April 21, 2016

BARELY LEGAL | Income Inequality and Proposed Solutions

Print More

While income inequality has come to the forefront of American politics, most Americans are unaware of the impacts that it has on our country. The effects of income inequality impact everything from our economy’s performance to access to healthcare to the fairness of our judicial system. A variety of solutions have been proposed to help combat the impacts of income inequality, however it is important that we confront not just the unfair outcomes, but the root of the problem as well.  Rather than just pouring increasing amounts of money into ineffective welfare programs, we should focus on incorporating measures for fairer access to education.

The rise of income inequality has reached devastating proportions in the United States. The OECD reports that the U.S. has “the second-highest level of inequality, after Chile.” Moreover, the problem worsens when we account for not only disparities in income, but also disparities in wealth.  As the Center for Poverty and Inequality notes, almost half of income advantages are transferred from parent to child, making the problem cyclical and intergenerational. The present message coming from politicians suggest that social mobility has been declining, and even the most optimistic studies conclude that social mobility has stagnated at a level that makes countries such as Denmark twice as socially mobile as the U.S.

It is important to note that an excessive income inequality is not simply a representation of unfairly distributed resources. It also signals larger problems for the economy and society as a whole. Vast income inequality, combined with low levels of social mobility discourages, as well as often actively prevents, future generations from taking proactive steps to improve their situation — such as getting educated, starting businesses, and staying away from crime. Moreover, The Washington Center for Equitable Growth reports that if the U.S. could reduce its income inequality to Canada’s level, our economy would grow almost 30 percent faster. Additionally, increasing a country’s Gini coefficient (the statistical device used to measure inequality) has also been associated with a lower tax base, meaning that reducing income inequality would naturally increase tax revenues by expanding the middle class. Furthermore, the impact that income inequality has on the outcomes of criminal proceedings cannot be overlooked. Decisions to prosecute cases are often determined by the prosecution’s expected chances of success at trial, which may certainly be affected by a given defendant’s ability to afford an attorney. Whether the defendant must wait in jail before criminal proceedings is also largely a function of the defendant’s ability to afford bail. When income inequality so pervasive as to undermine the health of the economy, disrupt equal justice, and discourage individual people from working to make their lives better, change is needed.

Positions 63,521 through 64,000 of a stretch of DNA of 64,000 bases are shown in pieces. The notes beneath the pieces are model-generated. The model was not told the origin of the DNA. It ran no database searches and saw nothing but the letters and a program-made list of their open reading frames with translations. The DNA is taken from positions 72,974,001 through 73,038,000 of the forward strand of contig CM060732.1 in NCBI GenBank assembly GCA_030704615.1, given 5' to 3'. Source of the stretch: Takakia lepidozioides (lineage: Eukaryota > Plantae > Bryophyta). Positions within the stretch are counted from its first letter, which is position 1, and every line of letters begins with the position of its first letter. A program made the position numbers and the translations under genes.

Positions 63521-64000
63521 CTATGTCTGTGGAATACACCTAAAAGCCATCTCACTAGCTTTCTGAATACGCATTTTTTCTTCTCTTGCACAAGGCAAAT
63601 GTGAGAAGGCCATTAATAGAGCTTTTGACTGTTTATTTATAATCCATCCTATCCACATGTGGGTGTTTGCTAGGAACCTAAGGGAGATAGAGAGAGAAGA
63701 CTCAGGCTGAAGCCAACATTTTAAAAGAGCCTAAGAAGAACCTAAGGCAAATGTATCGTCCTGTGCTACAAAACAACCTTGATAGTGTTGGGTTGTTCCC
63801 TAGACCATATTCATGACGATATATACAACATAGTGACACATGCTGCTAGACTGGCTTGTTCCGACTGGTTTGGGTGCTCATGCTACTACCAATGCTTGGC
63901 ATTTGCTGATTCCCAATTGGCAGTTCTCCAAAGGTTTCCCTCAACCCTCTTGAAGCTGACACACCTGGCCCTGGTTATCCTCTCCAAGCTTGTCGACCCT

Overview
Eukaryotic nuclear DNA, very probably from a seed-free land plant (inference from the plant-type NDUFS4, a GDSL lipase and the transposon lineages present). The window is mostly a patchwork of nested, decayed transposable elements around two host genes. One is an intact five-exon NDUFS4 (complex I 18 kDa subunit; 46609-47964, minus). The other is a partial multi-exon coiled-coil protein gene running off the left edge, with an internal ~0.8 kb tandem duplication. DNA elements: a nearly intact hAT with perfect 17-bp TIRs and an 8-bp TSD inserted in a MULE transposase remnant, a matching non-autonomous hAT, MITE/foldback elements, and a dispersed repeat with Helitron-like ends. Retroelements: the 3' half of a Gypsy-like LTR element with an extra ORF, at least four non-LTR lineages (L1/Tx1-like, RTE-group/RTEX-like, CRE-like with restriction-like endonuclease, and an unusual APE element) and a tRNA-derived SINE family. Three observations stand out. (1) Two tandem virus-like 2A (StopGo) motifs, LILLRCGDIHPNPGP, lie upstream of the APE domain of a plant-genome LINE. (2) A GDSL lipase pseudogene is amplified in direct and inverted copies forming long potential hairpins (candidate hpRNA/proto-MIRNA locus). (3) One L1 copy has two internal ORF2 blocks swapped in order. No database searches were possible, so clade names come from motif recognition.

Many proposals have been made to attempt to address income inequality; however, no solution that ignores the role education plays in shaping our economy will be complete. Education has always been a route to social mobility, but with the rise of income inequality, it is slowly becoming the only option for many underprivileged Americans. Both the public and private sector often require a college degree for entry-level positions. Moreover, even when entry-level jobs do not require a college degree, they often only offer a chance for promotion to college graduates. The more corporations adopt these kinds of practices, the more the notion of starting from the bottom and climbing the corporate ladder disappears.  The rise of big box stores, outsourcing, and technology have also eliminated many opportunities that the average American might otherwise have to pursue a trade or open a small business. These economic realities have lead to a rapid rise in the demand for education which has simply outpaced the supply and inflated tuition.

Pursuing a college degree has become incredibly competitive and expensive. Due to lack of available seats, once qualified students are now rejected in droves. For example, as the San Francisco Chronicle reported, about 78 percent of California’s public universities are unable to admit otherwise qualified students, and in 2014 alone these universities rejected 22,000 students. This problem has trickled down to community colleges as well. Their once proud accept-anyone-interested approach has become an application process which has denied hundreds of thousands of otherwise qualified students access to higher education. It simply cannot be said that we are taking the correct actions to combat income inequality when people who are ready, eager, and able to improve themselves are denied the opportunity to do so. Even for students who are accepted, the rising costs of an education are also problematic and must be addressed. When education is one of the only viable paths to a middle class life, we cannot force students to be encumbered by unreasonable debt to get there.

Income inequality is cyclical. It is both cause and effect. By failing to provide opportunities for social mobility, and saddling with debt those who attempt to make better lives for themselves,  we fail to combat the cause of income inequality and guarantee the next generation its effects. Politicians who have proposed solutions ranging from expanding welfare programs to changes in infrastructure to shifting tax policies cannot succeed without addressing the dire need to fund education. In modern America, educating our people is simply a prerequisite to alleviating and reducing income inequality.

Alexander Weiner is a J.D. candidate at Cornell Law School. Responses can be sent to associate-editor@cornellsun.com. Barely Legal appears alternate Fridays this semester.